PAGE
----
This is the Great Divide Basin, high, flat country so dry that what little rain that falls here flows neither to the Atlantic nor the Pacific but rather evaporates back to the sky. Once I’m past the Sweetwater River and the Diagnus Well, the next reliable water source is 55 miles away. The next town is Rawlins and it’s a hundred miles away. There is little here but sand, sagebrush, antelope and some very thirsty-looking cows.
Just past 10:00 AM the freehub on my Monocog begin to slip. The freehub is the mechanism that allows a bike to coast. Tiny pawls inside the hub retract when the wheel is spinning faster than the cog, but when power is applied (via the pedals, crank and chain) the pawls engage and the force of my legs drive the wheel.
Normally, freehubs just work. This particular freehub has worked fine for thousands and thousands of miles. But this hot, dusty, washboarded section of road is hard on freehubs. Last year, Jill Homer had freehub problems on this section of road. Fortunately for her, the problems worked themselves out. Commenters on her blog suggested dribbling lube into the freehub body. Not a bad idea. I stop my bike and dribble lube.
It helps, a bit, for a while. But the pawls keep refusing to engage. My legs spin wildly against zero friction. I bounce the wheel, trying to get the pawls to catch. Sometimes they catch and I can pedal for a bit but then they slip again. With each slip, I picture part of the tiny pawl being worn down. When coasting, the hub makes an ominous sound.
There is a final, sickening snap and a thunk and now the pawls refuse to engage at all. I no longer have a bike under me, I have a 29-inch wheeled push scooter.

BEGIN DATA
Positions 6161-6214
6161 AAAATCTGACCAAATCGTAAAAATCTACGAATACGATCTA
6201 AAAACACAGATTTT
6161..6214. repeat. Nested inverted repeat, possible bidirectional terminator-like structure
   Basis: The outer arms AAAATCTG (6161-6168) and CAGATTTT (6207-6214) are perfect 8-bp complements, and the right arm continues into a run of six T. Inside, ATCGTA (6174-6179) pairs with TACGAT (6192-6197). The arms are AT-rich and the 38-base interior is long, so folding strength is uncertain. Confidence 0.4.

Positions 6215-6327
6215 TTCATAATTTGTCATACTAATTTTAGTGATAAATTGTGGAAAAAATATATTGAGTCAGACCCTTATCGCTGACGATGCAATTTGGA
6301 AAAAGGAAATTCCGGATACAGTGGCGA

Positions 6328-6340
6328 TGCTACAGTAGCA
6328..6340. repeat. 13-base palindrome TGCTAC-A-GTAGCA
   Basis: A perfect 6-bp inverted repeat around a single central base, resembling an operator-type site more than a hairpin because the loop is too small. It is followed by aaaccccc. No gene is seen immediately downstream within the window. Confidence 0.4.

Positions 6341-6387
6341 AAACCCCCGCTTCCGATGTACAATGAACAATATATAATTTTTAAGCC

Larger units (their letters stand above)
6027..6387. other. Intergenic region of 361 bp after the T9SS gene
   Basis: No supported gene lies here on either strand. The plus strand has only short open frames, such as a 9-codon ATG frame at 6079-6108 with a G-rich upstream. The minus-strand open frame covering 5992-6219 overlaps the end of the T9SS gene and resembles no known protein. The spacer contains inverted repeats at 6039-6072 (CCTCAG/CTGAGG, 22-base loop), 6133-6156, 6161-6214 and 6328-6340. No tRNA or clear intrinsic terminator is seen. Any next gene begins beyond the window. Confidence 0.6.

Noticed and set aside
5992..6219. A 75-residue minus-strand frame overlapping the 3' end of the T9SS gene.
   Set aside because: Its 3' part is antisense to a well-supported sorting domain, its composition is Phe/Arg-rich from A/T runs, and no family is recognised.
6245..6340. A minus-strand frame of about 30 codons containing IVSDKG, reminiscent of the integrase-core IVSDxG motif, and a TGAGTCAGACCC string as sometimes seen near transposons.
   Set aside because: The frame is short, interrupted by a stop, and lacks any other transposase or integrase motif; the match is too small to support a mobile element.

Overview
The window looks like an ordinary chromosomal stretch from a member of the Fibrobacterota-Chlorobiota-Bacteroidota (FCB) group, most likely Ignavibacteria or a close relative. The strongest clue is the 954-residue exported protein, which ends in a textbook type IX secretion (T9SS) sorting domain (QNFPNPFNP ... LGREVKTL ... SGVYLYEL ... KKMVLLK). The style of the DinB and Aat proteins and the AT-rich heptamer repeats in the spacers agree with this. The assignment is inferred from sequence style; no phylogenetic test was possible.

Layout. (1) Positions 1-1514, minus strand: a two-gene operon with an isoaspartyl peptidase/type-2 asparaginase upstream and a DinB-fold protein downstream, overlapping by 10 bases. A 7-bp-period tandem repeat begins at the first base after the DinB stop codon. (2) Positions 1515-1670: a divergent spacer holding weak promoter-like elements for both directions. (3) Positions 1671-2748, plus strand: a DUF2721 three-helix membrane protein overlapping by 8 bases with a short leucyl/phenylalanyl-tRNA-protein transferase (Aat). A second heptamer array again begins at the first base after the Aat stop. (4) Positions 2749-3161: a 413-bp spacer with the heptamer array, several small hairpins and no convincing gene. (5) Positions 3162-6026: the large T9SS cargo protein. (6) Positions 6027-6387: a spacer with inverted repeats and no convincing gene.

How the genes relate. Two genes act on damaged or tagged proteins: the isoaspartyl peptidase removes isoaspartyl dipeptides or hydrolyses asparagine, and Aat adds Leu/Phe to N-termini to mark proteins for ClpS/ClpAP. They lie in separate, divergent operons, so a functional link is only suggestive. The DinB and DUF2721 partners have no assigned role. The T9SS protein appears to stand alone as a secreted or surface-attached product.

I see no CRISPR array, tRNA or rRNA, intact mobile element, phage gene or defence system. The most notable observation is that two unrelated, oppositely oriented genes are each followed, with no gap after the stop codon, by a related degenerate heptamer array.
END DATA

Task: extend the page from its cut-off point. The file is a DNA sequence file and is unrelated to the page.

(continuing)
I’ve seen no humans since I'd left Atlantic City and Rawlins is more than 100 miles away. I have enough food for the trip and enough water to get me to each of the few streams in the Basin, assuming a biking pace. I now have a walking pace with a few bits where I can coast on the descents. The thermometer on my bike computer, which may be overly dramatic, reads 92 degrees. My map describes this area as being “spectacularly desolate” and promises that I’ll “undoubtedly see more antelope and wild horses than fellow human beings.” The grim cartographic commentary continues on to tell me that this is part of the historic Oregon-Mormon Trail and has been described as the “longest graveyard in America.”
I have something of a problem. I walk and push and coast my bike for miles. About 40 miles. The map lists "Emergency bail outs" at miles 47 and 66. The mile 47 bailout involves a 15 mile walk north to a spot of nothing labeled Sweetwater Station. I opt to press on to mile 66 and the turn off to Jeffrey City. From the turn off, it will be another 14 miles of walking, pushing and coasting to get to town.
I’m almost out of water when I’m thrilled to find the trickle that is Arapaho Creek flowing at mile 62. It’s a bit past 3:00 PM. As America sings in that "Horse With No Name" song, "the heat was hot." But I have water now and I know I can make it to Jeffrey City. It will be hours, but I'll make it.
A cowboy named Travis with a big truck and a scruffy dog save me about 15 miles of walking. He is out here checking on some cows and I flag him down and he gives me a ride into town. He looks and acts and walks just like you’d think a cowboy would. He’s got the hat and the boots and the drawl and as we bounce down the road to town he says “don’t blink or you’ll miss it.”
I don’t blink but it’s beginning to dawn on me that if a town in Wyoming has “City” attached to it’s name, it’s a good bet that the “city” is a ghost town. I buy Travis a couple of beers at Jeffrey City’s only bar. The bar pretty much is Jeffrey City, unless you count a fossilized Texaco with no gas pumps and no X in the sign and a motel with no cars in the parking lot and no signs of life. Travis explains that Jeffrey City was a uranium mining town, but the mine shut down thirty years ago. Only a few dozen people and a few dogs still call Jeffrey City home.